Tales From The Concrete Jungle

Forty years ago, a book called After Man, by Dougal Dixon, described a wonderfully imaginative zoology of the future. Sometimes whimsical, but always science-based, it displayed a compendium of wildlife that could evolve after a mass extinction event emptied the planet of humans. Dixon isn’t the first person to speculate about how the rest of the natural world would fare if we weren’t around. But what happens if we are?

This is the focus of episode 106 of Anthropomania, “Concrete Jungle.” There’s nothing new about urban wildlife: fleas and cockroaches have been with us for centuries if not millennia. But as cities tighten their grip on the earth’s landscape, as two-thirds of the human population call cities ‘home’ by 2050 and as natural spaces shrink, taken over by suburbs or satellite ‘downtowns’, wildlife will face a choice not of their own doing. Adapt, flee or risk extinction.

It’s already obvious that some animals are much more ready to adapt than others and some of the most interesting adaptations involve behaviour.. Take coyotes and foxes. Everywhere in North America coyotes can be seen in cities. More often on the fringes or in the largest green spaces, but also downtown, pacing the pavement, checking out Anthropomania co-host Erika Siren and her late-night friends in Vancouver, or as Chris Schell hilariously described, the coyote who walked into a Chicago Quizno’s apparently just to hang out. (Although a coyote was seen recently outside a McDonald’s in downtown Toronto, she displayed no interest in sliding through the door for a coffee or a Big Mac – she might have been waiting for curb-side.

‘Quizno’s Coyote’: a coyote walked into a restaurant in downtown Chicago.

A remarkable thing about these two animals’ ability to adjust to city life in significant numbers (even though coyotes are more often seen, possibly because foxes are stealthier) is that their behaviour towards each other has changed. In the wild coyotes kill foxes, not so much to eat them but to eliminate them as competitors for limited food resources. But at least one study has shown that in urban settings the two co-exist almost to the point of intimacy.

Why? There’s no really hard evidence yet, but the scientists who have looked at this suspect that food is much easier to come by in the city, because the most wasteful animal on earth lives there in large numbers. Why go into a Quizno’s when you can probably find a meal’s worth discarded all over  a hundred metre radius?

A change in social behaviour between species isn’t trivial, but it’s not something that would normally grab our attention. And it’s subtle enough that it could simply be within the animals’ ability to adjust to changing circumstances, not a genetic change that could signal the beginnings of the independent urban evolution of one or both.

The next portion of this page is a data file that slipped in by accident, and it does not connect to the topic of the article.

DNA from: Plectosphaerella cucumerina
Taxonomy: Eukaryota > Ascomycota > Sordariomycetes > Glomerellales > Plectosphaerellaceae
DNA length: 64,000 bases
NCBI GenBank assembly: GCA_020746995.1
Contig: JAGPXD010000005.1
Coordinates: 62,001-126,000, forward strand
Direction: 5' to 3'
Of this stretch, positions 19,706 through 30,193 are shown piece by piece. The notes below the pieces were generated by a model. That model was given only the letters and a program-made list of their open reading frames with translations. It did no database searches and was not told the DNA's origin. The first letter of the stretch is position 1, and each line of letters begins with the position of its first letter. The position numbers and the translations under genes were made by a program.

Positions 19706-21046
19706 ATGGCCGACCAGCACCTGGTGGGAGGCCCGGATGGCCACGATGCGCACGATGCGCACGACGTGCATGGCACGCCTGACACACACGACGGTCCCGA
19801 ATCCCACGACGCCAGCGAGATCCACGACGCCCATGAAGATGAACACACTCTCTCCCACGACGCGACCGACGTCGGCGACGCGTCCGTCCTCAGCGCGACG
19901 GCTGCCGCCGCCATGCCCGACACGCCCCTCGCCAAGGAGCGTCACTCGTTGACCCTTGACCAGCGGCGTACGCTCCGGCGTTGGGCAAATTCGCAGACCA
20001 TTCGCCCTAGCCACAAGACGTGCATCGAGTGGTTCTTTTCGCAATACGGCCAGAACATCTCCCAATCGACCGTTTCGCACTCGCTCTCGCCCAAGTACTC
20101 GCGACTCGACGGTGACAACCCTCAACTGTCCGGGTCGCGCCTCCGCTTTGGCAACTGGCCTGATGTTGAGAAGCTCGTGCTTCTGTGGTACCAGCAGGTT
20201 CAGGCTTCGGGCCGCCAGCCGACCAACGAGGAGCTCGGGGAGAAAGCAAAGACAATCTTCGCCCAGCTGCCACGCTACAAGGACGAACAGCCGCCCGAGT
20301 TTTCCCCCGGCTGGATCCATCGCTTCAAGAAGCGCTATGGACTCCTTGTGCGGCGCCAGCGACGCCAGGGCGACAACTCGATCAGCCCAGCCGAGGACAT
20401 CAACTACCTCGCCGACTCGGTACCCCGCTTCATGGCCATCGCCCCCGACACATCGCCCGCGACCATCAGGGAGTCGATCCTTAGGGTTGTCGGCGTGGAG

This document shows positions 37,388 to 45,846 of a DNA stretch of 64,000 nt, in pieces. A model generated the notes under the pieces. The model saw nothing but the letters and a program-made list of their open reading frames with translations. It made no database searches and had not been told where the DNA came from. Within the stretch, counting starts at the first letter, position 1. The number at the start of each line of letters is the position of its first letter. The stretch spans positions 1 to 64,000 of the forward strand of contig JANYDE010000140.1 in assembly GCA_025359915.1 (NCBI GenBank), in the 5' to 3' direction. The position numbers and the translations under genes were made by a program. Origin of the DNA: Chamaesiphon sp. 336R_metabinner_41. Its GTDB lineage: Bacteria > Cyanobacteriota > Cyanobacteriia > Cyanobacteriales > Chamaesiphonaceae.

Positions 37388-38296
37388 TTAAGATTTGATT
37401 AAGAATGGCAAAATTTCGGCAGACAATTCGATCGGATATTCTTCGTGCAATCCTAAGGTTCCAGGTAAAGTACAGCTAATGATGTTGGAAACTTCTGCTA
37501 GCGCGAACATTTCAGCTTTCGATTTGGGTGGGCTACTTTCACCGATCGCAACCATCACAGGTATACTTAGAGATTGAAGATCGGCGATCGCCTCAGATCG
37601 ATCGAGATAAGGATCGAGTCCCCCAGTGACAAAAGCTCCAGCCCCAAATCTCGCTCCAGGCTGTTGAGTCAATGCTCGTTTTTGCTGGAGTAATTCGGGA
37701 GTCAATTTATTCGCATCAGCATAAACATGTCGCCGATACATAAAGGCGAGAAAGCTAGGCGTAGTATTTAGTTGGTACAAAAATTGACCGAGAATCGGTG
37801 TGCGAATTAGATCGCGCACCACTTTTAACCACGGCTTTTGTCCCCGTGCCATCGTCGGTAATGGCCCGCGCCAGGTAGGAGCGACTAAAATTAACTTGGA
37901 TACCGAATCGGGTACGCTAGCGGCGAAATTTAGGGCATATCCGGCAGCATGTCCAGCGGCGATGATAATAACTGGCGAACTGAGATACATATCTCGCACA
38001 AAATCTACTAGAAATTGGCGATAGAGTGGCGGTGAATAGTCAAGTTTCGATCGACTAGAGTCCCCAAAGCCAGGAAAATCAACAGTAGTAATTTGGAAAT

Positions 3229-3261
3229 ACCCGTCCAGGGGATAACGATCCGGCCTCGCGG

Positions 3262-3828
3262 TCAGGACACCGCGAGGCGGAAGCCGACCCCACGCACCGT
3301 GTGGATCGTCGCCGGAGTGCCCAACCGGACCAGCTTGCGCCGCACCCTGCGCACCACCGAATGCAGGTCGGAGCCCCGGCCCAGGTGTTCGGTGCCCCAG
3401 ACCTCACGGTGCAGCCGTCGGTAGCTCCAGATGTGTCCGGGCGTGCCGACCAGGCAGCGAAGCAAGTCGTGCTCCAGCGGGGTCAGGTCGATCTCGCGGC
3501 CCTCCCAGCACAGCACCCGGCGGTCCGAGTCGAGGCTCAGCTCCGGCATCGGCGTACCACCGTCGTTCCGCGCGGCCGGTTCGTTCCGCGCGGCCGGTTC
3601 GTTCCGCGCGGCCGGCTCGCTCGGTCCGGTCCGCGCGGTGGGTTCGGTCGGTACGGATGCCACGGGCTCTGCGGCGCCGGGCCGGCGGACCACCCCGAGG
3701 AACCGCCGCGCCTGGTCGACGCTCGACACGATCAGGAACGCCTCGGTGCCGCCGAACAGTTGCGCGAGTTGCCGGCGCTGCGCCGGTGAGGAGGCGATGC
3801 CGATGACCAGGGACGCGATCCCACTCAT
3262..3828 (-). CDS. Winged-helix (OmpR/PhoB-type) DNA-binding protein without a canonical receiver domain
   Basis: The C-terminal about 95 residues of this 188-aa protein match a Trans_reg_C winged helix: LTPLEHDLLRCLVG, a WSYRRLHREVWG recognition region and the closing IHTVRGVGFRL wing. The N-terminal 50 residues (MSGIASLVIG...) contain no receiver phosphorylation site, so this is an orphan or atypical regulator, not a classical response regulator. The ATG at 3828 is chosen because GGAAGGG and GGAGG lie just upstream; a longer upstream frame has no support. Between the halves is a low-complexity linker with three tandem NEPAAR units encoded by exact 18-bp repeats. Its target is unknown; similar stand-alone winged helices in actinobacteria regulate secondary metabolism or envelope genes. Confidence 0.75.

That’s what I am most curious about. Foxes and coyotes are only two of innumerable living things, including plants, insects and birds, that are racking up genetic changes because they’ve lived in cities for generations.

Just as we heard from Mark Johnson that the common house mosquito now has a non-biting version that lives in subways, is it too much to imagine that a hundred years from now there might be urban coyotes and foxes so changed that one glance would tell you that these are no longer misplaced field and forest-edge mammals, but urban to the core? They’ve already taken the first step; further steps should come as no surprise. 

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Why? There’s no really hard evidence yet, but the scientists who have looked at this suspect that food is much easier to come by in the city, because the most wasteful animal on earth lives therein large numbers. Why go into a Quizno’s when you can probablyfind a meal’s worth discarded in a hundred metre radius?A change in social behaviour between species isn’t trivial, but it’snot something that would normally grab our attention. And it’s subtle enough that it could simply be within the animals’ ability to adjust to changing circumstances, not a genetic change that could signal the beginnings of the independent urban evolution of one or both. That’s what I am most curious about. Foxes and coyotes are only two of innumerable living things, including plants, insects and birds, that are racking up genetic changes because they’ve lived in cities for generations. Just as we heard from Mark Johnson that the common house mosquito now has a non-biting version that lives in subways, is it too much to imagine that a hundred years from now there might be urban coyotes and foxes so changed that one glance would tell you that these are no longer misplaced field and forest-edge mammal, but urban to the core? They’ve already taken the first step; further steps should come asno surprise.

Jay Ingram, is co-host of Anthropomania Podcast. He's written 19 books, and has hosted two of Canada's most notable science programs, Quirks and Quarks (CBC), and Daily Planet (Discovery Channel).

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